Whatsapp? No thanks, I prefer to have control over my data

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It’s been months since I deleted my account from Whatsapp.

However, other users continue to see my active profile and write to me.

Among these, unaware of my decisions, some were concerned about not receiving a response, while others were probably angry.

The numerous messages and open tickets to support and even the DPO were no use because nothing has changed.

The FAQ states, “It may take up to 90 days from the beginning of the deletion process to delete your WhatsApp information.”.

I am considering other initiatives, indeed.

All this shows how a Whatsapp user has no control over their personal data.

Whatsapp adopts a centralized and proprietary system, but it is the most widely used service globally and, paradoxically, for work.

Everyone is certainly free to choose and likewise to make appropriate considerations.

It would be worth asking whether, beyond the message encryption system, there are all the conditions provided by the current legislation on the protection of personal data (GDPR for Europe) to consider lawful the processing of personal data by owners who use Whatsapp for work.

I would have a few concerns.

However, this is not the case; let’s try to ask someone if they use Whatsapp, even for work. I am serious: I say “for work”.

Do you know how many people use Whatsapp for work?

Let’s guess. Indeed, I know that everybody knows, and – from my perspective – this is a worrying problem (aware or unaware). The app’s enormous popularity is certainly no excuse.

Nor is the use of other solutions such as Signal and Telegram justifiable, at least for their centralized system.

Ah, I forgot that the mentioned apps, like others based more or less on the same system (I remember that they were born using the XMPP protocol and then underwent a transformation), require a mobile number that is personal data.

To the question “How to find your way around?” the answer is simple: just search the Web.

Moreover, there are open source solutions with high levels of security and built, moreover, on decentralized or distributed architectures. These technical features (encryption, decentralization, distributed systems, federations and more) allow the user to have complete control of his personal data in compliance with the current legislation (recital 7 of GDPR). Each user registers on one of the Matrix sever by creating an account with a username and password; the email address is optional and is used to send system communications (e.g., password recovery).

One of these solutions, which is best known and has considerable success on the Web, is Matrix. Moreover, Matrix does not require a mobile user number for registration and access.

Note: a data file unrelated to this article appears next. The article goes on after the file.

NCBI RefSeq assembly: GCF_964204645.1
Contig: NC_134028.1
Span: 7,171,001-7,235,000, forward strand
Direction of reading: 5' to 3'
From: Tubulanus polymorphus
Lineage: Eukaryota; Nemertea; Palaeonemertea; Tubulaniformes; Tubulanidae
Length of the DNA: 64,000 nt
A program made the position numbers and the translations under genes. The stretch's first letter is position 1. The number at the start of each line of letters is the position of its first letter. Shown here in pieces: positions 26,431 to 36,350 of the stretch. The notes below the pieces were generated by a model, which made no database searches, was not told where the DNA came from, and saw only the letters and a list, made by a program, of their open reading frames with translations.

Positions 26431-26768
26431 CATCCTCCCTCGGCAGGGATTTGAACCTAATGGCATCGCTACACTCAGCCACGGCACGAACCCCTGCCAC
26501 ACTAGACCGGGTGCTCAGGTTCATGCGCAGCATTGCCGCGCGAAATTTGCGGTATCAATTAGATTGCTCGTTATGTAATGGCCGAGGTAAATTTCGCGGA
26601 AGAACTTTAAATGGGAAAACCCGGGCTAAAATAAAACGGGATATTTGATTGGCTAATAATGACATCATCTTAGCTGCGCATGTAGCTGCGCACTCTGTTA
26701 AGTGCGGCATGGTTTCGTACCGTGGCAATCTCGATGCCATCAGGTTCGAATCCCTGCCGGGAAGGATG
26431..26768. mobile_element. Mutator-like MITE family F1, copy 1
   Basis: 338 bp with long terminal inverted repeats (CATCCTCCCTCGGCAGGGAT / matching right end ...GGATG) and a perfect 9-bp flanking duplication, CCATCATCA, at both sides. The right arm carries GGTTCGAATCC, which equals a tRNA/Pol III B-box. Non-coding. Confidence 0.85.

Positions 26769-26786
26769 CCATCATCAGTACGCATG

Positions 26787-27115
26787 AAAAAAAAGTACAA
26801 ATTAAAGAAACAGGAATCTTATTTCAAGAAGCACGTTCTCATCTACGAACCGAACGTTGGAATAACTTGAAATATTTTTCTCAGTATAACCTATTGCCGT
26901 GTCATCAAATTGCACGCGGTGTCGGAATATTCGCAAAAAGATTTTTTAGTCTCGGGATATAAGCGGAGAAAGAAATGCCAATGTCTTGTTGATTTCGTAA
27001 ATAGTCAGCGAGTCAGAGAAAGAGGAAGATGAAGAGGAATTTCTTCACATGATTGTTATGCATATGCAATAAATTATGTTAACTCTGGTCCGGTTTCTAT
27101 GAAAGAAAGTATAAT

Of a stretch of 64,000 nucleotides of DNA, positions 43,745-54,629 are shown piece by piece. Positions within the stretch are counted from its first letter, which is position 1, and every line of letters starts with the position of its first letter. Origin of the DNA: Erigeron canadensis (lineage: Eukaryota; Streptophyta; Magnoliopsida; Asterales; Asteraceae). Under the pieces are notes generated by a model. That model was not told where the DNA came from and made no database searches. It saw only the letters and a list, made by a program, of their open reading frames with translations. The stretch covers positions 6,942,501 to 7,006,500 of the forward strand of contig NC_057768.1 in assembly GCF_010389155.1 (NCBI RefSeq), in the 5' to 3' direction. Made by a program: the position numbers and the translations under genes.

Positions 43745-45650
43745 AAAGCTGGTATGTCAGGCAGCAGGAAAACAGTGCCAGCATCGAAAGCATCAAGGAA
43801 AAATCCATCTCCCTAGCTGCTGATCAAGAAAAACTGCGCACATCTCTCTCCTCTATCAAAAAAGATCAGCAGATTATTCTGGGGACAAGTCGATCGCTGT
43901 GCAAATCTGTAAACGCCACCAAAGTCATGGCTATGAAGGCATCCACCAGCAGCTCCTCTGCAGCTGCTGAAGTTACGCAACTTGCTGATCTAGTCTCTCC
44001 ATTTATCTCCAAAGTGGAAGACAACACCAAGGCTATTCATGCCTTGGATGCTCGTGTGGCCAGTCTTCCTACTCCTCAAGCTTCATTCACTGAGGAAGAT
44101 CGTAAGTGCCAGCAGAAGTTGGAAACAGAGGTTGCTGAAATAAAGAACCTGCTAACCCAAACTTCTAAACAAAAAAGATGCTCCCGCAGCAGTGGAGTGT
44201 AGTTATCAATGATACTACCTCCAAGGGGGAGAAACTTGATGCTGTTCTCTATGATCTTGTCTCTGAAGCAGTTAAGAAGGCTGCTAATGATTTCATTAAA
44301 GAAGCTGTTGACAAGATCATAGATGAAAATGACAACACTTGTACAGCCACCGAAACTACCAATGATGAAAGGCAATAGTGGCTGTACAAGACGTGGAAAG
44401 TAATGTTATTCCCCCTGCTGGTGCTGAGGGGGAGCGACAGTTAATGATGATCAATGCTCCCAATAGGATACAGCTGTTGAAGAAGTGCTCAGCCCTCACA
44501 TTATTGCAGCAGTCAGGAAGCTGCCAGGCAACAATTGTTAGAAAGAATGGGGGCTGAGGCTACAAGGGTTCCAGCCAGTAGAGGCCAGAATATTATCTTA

A few days ago, someone shared with me his remarks stating that, with the use of Matrix, Municipalities could configure their server and citizens would register with an “identity server” (helpful to manage identities, for example, through the Italian SPID, PEC or other suitable solution). In this way, there would be no doubt about users’ digital identity who could communicate with the administration. The solution – if well configured – turns out to be adherent to personal data protection regulations, compliant with ethical principles and sustainable.

However, this is only one of the hypotheses of application configuration of Matrix resource since it is possible to use it also for other things.

Matrix, however, is not the only solution.

Earlier I mentioned the XMPP protocol on which several platforms have been developed, among which I cite Snikket, ejabberd and Openfire.

These solutions also allow the user to have complete control over their data and, as with Matrix, a mobile user number is not required.

A separate mention deserves the DeltaChat project, which allows you to exchange messages like other apps without creating accounts using your email address.

ProtonMail, finally, is the mail service I prefer for its service features and high levels of security. The same company also provides ProtonVPN, a robust VPN and, still in the testing phase, also ProtonDrive (a cloud drive that is defined as “end-to-end encrypted cloud storage service”) and ProtonCalendar (a cloud calendar). The overall plan is to offer different services.

The difficulty, therefore, is not in the search for technological solutions but the cultural background and habits of people. It would be the case (and perhaps also the time) to reflect on these aspects and not behave in a certain way “just because everyone does it”.

The equation “everybody does it = it’s fine” is not always correct; on the contrary.

Change entails – perhaps – sacrifices, but one cannot be as unaware as

Who lived without infamy or praise.

(Dante Alighieri)

About the author

Nicola Fabiano

Nicola Fabiano, Avvocato cassazionista, Specialista in Diritto Civile, si occupa di protezione dei dati personali, privacy, cybersecurity, IoT, blockchain, innovazione.
Nicola Fabiano is an Italian Lawyer, entitled to represent clients before the Italian High Courts, Civil Law Specialist, and he deals with Data Protection, Privacy, IoT, Blockchain, Cyber Security, innovation.

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